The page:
"Without hesitation, Lieutenant (junior grade) KERRY leaped ashore, pursued the man behind a hootch and killed him, capturing a B-40 rocket launcher with a round in the chamber," reads the Silver Star citation, which goes on to praise Kerry's "devotion to duty, courage under fire, outstanding leadership and exemplary professionalism."

Nine days before the election, Warsh questioned whether Kerry's shooting of the fleeing enemy soldier constituted "a war crime nevertheless, and hardly the basis for a Silver Star."

From that moment on, recalls Thomas Vallely, a former Marine and longtime Kerry friend, "Bill Weld might as well not have been in the race."

Kerry called a news conference to renounce the charge. With him in Boston was retired Adm. Elmo R. Zumwalt Jr., who said the column was "such a terrible insult, such an absolutely outrageous interpretation of the facts, that I felt it was important to be here."

Also at his side, to stand up for his leadership and courage under fire, were two of Kerry's immediate commanders during his time in Vietnam, former Navy Lt. Cmdr. George Elliott and Area Commander Adrian Lonsdale. Kerry won the race and later credited the Vietnam brass for helping him pull it off.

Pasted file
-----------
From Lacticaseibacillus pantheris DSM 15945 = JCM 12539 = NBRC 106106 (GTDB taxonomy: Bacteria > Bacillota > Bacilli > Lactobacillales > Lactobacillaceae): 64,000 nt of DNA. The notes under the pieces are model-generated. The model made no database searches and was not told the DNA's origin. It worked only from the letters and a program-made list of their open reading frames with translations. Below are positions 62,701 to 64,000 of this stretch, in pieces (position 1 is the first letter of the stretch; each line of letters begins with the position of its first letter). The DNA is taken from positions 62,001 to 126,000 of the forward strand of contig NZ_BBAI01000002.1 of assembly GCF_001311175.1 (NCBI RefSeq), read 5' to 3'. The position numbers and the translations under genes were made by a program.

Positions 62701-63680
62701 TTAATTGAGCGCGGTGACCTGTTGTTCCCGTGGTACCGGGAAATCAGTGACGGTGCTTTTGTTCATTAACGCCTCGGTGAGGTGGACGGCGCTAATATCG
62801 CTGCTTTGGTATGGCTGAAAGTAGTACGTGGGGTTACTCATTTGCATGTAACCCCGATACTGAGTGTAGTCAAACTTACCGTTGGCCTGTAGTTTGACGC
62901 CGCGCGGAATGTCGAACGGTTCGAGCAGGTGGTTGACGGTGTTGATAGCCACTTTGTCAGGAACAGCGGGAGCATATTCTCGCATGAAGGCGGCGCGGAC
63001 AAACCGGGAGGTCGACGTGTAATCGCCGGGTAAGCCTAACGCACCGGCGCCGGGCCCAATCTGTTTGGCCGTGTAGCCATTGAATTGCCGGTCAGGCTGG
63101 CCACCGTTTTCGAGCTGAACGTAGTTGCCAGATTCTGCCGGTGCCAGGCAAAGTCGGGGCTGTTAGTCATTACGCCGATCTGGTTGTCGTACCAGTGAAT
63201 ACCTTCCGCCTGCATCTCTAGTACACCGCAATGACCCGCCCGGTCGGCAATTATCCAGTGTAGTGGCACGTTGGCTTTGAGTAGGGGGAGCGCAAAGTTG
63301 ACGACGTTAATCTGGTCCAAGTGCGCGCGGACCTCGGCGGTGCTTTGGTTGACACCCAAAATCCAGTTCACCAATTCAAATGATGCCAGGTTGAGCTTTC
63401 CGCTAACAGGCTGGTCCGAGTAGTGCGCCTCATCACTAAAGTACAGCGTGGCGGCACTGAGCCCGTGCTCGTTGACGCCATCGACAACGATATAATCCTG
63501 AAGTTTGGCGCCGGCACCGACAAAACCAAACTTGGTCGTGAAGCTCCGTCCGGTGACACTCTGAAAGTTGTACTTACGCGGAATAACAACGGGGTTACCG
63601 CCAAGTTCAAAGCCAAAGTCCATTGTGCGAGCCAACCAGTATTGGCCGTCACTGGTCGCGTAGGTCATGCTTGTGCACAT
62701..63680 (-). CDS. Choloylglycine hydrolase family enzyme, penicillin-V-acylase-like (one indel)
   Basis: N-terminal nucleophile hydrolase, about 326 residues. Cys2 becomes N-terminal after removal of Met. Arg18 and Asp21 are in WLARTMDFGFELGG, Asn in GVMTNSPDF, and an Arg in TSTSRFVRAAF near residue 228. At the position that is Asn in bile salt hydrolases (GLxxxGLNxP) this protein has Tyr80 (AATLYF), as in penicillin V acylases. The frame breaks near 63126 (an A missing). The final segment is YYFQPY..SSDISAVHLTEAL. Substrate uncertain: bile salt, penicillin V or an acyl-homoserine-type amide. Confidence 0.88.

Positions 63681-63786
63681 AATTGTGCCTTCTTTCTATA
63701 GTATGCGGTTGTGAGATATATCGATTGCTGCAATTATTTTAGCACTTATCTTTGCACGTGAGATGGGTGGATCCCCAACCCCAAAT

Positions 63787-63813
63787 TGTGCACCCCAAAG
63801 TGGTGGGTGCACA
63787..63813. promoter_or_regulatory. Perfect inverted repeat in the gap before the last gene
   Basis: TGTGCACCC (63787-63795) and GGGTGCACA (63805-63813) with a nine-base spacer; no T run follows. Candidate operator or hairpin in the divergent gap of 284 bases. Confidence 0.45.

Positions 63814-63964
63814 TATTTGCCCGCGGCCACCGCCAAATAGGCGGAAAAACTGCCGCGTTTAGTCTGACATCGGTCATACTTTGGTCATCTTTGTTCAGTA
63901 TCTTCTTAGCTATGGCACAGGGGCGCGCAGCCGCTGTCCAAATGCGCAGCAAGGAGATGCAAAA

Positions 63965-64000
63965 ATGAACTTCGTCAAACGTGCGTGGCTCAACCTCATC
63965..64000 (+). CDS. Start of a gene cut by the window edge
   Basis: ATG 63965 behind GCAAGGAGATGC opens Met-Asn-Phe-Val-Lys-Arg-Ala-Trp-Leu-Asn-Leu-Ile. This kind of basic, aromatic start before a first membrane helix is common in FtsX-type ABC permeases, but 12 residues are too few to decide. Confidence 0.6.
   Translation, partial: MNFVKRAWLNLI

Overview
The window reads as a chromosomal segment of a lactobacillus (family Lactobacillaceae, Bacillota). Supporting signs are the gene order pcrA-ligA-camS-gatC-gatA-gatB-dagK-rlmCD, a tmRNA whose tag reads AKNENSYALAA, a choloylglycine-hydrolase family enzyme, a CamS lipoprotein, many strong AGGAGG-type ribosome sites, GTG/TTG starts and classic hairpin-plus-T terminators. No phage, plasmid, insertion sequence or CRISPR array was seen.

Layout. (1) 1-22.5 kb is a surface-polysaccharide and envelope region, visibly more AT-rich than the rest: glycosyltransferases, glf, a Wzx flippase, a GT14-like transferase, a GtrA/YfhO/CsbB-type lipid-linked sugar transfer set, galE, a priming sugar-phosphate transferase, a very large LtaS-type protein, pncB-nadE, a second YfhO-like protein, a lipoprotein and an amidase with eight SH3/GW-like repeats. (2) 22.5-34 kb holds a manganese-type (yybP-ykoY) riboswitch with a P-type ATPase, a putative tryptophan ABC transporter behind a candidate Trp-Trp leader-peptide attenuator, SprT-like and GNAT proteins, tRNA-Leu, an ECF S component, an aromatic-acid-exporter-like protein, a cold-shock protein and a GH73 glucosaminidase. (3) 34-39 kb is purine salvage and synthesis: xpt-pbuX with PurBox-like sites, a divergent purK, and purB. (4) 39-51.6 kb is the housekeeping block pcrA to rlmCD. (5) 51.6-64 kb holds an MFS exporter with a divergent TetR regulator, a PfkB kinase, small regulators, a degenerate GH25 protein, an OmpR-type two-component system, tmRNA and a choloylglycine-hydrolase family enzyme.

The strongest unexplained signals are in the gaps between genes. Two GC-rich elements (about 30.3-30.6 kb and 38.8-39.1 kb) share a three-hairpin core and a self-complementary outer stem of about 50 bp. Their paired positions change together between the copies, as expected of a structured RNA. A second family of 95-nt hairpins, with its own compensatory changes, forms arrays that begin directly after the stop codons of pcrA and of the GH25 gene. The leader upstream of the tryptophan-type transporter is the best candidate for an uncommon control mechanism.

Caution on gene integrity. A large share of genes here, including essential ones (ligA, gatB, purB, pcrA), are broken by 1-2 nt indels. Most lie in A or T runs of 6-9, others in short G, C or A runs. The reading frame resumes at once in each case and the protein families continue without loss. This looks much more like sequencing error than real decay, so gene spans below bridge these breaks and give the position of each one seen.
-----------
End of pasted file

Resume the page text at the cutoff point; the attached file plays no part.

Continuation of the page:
Today, Elliott and Lonsdale have joined Swift Boat Veterans for Truth; both appeared in group's first ad, which attacked Kerry's military record and his leadership.

Kerry's aides acknowledge privately that they were caught off guard by the attention the Swift boat group has garnered, especially since the accusations by some of its members contradict previous accounts they have given of Kerry's Vietnam record.

But historians say the group effectively tapped into the anger among many veterans about Kerry's war protests.

"It's always been a problem for some people to come to grips with -- they take his antiwar activity as a personal aspersion on their service," said Neil Sheehan, who has written several books about Vietnam, including the 1988 Pulitzer Prize-winning "A Bright Shining Lie."...